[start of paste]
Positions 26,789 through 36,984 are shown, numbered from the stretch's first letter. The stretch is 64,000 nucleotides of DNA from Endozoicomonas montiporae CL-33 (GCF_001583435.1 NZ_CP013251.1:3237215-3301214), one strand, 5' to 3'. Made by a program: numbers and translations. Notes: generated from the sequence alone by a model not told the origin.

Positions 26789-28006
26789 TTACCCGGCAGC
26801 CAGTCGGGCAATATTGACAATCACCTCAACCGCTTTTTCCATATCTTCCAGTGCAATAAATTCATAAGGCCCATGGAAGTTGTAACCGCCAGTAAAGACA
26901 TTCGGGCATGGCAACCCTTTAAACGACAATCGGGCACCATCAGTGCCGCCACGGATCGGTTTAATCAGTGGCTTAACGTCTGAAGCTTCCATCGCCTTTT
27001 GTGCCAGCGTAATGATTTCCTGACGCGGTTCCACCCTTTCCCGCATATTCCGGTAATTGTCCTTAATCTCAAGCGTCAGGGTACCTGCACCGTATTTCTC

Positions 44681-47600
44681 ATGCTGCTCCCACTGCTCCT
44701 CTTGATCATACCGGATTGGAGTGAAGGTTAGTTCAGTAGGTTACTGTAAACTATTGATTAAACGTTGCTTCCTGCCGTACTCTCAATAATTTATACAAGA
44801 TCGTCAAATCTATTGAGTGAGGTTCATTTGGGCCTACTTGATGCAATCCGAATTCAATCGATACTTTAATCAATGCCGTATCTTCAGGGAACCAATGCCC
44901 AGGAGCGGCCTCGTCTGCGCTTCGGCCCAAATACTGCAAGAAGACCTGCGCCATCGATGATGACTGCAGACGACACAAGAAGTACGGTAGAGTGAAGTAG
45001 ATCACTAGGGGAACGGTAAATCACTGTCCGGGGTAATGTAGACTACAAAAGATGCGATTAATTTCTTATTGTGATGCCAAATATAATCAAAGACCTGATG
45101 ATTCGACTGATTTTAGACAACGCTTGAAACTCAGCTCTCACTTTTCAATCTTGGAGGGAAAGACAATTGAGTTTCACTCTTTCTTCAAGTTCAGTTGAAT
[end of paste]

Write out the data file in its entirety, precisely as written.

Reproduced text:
Positions 26,789 through 36,984 are shown, numbered from the stretch's first letter. The stretch is 64,000 nucleotides of DNA from Endozoicomonas montiporae CL-33 (GCF_001583435.1 NZ_CP013251.1:3237215-3301214), one strand, 5' to 3'. Made by a program: numbers and translations. Notes: generated from the sequence alone by a model not told the origin.

Positions 26789-28006
26789 TTACCCGGCAGC
26801 CAGTCGGGCAATATTGACAATCACCTCAACCGCTTTTTCCATATCTTCCAGTGCAATAAATTCATAAGGCCCATGGAAGTTGTAACCGCCAGTAAAGACA
26901 TTCGGGCATGGCAACCCTTTAAACGACAATCGGGCACCATCAGTGCCGCCACGGATCGGTTTAATCAGTGGCTTAACGTCTGAAGCTTCCATCGCCTTTT
27001 GTGCCAGCGTAATGATTTCCTGACGCGGTTCCACCCTTTCCCGCATATTCCGGTAATTGTCCTTAATCTCAAGCGTCAGGGTACCTGCACCGTATTTCTC

Positions 44681-47600
44681 ATGCTGCTCCCACTGCTCCT
44701 CTTGATCATACCGGATTGGAGTGAAGGTTAGTTCAGTAGGTTACTGTAAACTATTGATTAAACGTTGCTTCCTGCCGTACTCTCAATAATTTATACAAGA
44801 TCGTCAAATCTATTGAGTGAGGTTCATTTGGGCCTACTTGATGCAATCCGAATTCAATCGATACTTTAATCAATGCCGTATCTTCAGGGAACCAATGCCC
44901 AGGAGCGGCCTCGTCTGCGCTTCGGCCCAAATACTGCAAGAAGACCTGCGCCATCGATGATGACTGCAGACGACACAAGAAGTACGGTAGAGTGAAGTAG
45001 ATCACTAGGGGAACGGTAAATCACTGTCCGGGGTAATGTAGACTACAAAAGATGCGATTAATTTCTTATTGTGATGCCAAATATAATCAAAGACCTGATG
45101 ATTCGACTGATTTTAGACAACGCTTGAAACTCAGCTCTCACTTTTCAATCTTGGAGGGAAAGACAATTGAGTTTCACTCTTTCTTCAAGTTCAGTTGAAT